At a meeting of the Standing Committee of the Politburo on religious issues last month, President Xi Jinping stressed that all religious leaders and followers across China must “support the leadership of the communist party, endorse the socialist system, and aggressively carry out the core values of socialism”.
He also called upon all religious groups in the mainland to rally behind the Communist Party in order to help it consolidate its leadership.
It has become increasingly apparent that after having brought the national media into line, Xi’s next target would be the various religious groups in the mainland.
On the surface, President Xi’s remarks were directed at the Islamist terrorists and separationists in Xinjiang as well as the disaffected Tibetan Buddhists.
However, the truth is, what President Xi and probably the entire Politburo are most concerned about is actually the Christian population in China.
It is because unlike the Islamist fundamentalists and Tibetan monks, who are mostly based in remote Xinjiang and Tibet and can therefore be contained by force in a relatively easier way, Christians, be they Roman Catholics or Protestants, are scattered across every corner of the country, and their numbers are rising rapidly.
In Beijing’s eyes, the rise of Christianity in China could pose a serious threat to the Communist Party’s rule.
Today it is estimated that there are around 90 million Christians in China, and their numbers are expected to hit 160 million by the year 2025.
By that time China could become the largest Christian country on earth.
Even though the overwhelming majority of Christians in China are average and law-abiding citizens, Beijing is still highly alert to the growing influence of the church.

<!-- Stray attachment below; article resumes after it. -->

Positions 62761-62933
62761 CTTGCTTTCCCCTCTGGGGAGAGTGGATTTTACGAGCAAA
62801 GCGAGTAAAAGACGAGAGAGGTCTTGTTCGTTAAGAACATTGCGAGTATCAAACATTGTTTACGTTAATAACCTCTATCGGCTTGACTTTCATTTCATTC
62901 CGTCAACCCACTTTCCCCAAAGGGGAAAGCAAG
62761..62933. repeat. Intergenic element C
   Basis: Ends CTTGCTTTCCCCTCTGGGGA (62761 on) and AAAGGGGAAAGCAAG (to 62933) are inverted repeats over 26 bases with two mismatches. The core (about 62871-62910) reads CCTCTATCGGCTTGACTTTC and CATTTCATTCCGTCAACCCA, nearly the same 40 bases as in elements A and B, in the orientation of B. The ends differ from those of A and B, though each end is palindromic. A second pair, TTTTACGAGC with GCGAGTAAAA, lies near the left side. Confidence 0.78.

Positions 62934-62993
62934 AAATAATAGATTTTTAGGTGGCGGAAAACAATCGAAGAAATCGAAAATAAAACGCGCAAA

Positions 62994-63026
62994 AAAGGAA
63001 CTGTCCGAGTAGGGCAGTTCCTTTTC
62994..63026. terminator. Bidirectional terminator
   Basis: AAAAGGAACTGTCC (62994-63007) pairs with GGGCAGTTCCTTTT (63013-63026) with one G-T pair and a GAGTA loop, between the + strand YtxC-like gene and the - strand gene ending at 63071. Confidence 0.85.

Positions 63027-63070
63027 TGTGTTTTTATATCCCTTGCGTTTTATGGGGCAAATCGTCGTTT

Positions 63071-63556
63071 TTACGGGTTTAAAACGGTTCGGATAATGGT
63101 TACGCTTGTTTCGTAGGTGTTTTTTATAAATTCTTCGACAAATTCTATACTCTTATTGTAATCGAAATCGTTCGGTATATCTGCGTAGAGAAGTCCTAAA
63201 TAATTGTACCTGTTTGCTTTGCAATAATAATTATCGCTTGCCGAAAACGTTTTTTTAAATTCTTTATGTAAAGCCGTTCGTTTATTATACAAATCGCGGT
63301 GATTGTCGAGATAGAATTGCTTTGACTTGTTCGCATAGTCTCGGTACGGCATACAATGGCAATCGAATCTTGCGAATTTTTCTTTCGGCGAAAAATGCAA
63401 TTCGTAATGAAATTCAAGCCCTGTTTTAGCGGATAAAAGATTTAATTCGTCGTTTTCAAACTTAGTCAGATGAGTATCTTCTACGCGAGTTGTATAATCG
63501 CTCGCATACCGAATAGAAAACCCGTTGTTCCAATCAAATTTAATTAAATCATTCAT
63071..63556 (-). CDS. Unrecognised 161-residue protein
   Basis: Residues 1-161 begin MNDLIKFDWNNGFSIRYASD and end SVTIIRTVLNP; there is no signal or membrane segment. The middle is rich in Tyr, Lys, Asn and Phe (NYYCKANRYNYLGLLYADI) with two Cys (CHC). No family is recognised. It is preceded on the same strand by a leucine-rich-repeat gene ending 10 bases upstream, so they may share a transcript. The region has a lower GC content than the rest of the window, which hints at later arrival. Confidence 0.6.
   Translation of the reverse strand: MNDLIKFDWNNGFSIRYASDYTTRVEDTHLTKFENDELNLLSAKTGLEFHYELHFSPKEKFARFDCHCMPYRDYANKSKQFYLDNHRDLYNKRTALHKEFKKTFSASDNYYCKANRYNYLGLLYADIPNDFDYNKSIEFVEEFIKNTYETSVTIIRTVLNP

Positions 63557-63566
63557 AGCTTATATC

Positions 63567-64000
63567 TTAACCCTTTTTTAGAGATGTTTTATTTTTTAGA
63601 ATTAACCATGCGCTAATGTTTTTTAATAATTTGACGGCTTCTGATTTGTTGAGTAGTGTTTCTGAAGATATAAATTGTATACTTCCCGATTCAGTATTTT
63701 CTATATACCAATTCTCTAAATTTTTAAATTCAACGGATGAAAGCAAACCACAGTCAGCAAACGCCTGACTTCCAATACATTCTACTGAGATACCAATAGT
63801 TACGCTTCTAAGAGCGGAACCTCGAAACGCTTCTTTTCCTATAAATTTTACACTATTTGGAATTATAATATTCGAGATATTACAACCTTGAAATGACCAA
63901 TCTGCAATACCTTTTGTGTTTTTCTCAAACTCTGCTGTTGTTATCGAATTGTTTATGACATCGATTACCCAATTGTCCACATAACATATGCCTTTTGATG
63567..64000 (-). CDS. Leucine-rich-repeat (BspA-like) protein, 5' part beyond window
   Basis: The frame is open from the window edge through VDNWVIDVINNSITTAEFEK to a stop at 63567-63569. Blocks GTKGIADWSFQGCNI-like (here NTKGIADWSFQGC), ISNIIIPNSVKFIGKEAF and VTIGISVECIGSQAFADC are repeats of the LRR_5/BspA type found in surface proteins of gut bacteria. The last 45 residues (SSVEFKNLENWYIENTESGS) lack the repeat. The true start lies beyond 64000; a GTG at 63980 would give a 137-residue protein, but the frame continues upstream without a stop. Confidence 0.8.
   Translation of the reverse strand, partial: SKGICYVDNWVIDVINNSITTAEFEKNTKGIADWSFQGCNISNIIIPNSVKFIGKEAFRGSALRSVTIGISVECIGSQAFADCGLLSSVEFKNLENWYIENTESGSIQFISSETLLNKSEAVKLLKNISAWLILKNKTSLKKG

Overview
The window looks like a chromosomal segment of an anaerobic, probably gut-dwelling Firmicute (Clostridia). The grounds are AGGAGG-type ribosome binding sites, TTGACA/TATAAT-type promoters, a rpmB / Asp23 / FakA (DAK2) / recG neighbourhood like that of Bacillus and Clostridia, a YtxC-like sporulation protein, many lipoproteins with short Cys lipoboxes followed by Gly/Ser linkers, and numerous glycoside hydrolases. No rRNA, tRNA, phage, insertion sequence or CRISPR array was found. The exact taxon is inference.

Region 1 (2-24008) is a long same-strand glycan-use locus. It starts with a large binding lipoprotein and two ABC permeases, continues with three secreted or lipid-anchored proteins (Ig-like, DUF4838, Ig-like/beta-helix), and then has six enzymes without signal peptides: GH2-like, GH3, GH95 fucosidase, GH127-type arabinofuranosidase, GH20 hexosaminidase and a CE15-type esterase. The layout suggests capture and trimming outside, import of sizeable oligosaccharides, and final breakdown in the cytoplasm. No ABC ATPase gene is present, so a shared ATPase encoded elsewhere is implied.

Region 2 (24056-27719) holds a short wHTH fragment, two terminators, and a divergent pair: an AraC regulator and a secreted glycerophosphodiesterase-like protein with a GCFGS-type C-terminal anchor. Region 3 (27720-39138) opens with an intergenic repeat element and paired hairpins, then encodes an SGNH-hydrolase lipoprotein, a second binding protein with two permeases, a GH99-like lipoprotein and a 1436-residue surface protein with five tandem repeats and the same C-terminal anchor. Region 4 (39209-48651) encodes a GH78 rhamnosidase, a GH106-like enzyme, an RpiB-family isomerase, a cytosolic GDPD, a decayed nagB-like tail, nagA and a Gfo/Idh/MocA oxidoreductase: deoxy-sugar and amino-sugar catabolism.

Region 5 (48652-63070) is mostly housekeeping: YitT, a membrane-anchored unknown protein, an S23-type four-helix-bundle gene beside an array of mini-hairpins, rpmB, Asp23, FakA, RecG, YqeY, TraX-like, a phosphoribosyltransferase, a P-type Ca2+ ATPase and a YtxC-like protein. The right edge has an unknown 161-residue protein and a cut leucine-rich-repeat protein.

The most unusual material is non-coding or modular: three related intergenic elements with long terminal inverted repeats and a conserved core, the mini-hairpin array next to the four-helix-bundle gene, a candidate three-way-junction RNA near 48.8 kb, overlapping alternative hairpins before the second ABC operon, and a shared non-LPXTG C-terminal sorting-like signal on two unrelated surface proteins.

It is because Beijing has always borne in mind the alarming lesson of the democratic uprising led by both the church and the Solidarity in Poland which almost toppled the communist regime in the early ’80s.
Former leader Deng Xiaoping was said to have once warned of “the infection of the Polish virus” in one of his speeches.
Despite the fact that ever since he came to power in 2012, Emperor Xi has been taking great pains to amass power and undo the collective and consensual leadership system established by Deng Xiaoping, he does strictly follow one of Deng’s teachings: always beware of western religions and their infiltration into the Chinese society.
In fact, under Xi’s religious “scorched-earth policy”, China has witnessed the most ferocious, brutal and relentless crackdown on religious freedom, particularly Christians, since the Cultural Revolution.
For instance, in the Zhejiang province, where Xi’s political career began to take off, the local authorities have been mounting a continued and massive crackdown on the church and Christians since 2014.
So far more than 2,000 crosses have been removed from churches, chapels and cathedrals across the province, and thousands of pastors, priests, their followers or even the lawyers who have volunteered to defend them in court are either held in custody or placed under 24-hour surveillance.
The crusade to uproot the Christian faith in Zhejiang is still underway in full swing on Xi’s order.
However, it appears President Xi, who has been adopting a much tougher stance on religion than his predecessors, still finds the ongoing nationwide suppression of Christianity not reassuring enough.
It is because there are signs that more and more Communist Party members have become Christians themselves, which is seen by Xi as his worst nightmare: western religious ideologies have infiltrated the party and polluted the minds of hundreds of thousands of party members, and eventually the communist dynasty could be toppled from within.
To combat this infiltration, Xi has issued an official decree ordering all party members to stay vigilant against the seduction of western religious values at all times and always bear in mind that they must remain steadfast Marxist atheists under all circumstances.
He also ordered that patriotic and Maoist education be intensified in schools across the country to make sure young people are immune to “toxic” Christian values.
The problem is, there are a lot of Christian sympathizers within the Communist Party, many of whom are using their official power to protect the church.
President Xi would be completely naïve if he believed he could win this war of ideology by sheer force, intimidation and terror.
This article appeared in the Hong Kong Economic Journal on May 5.
Translation by Alan Lee
[Chinese version 中文版]
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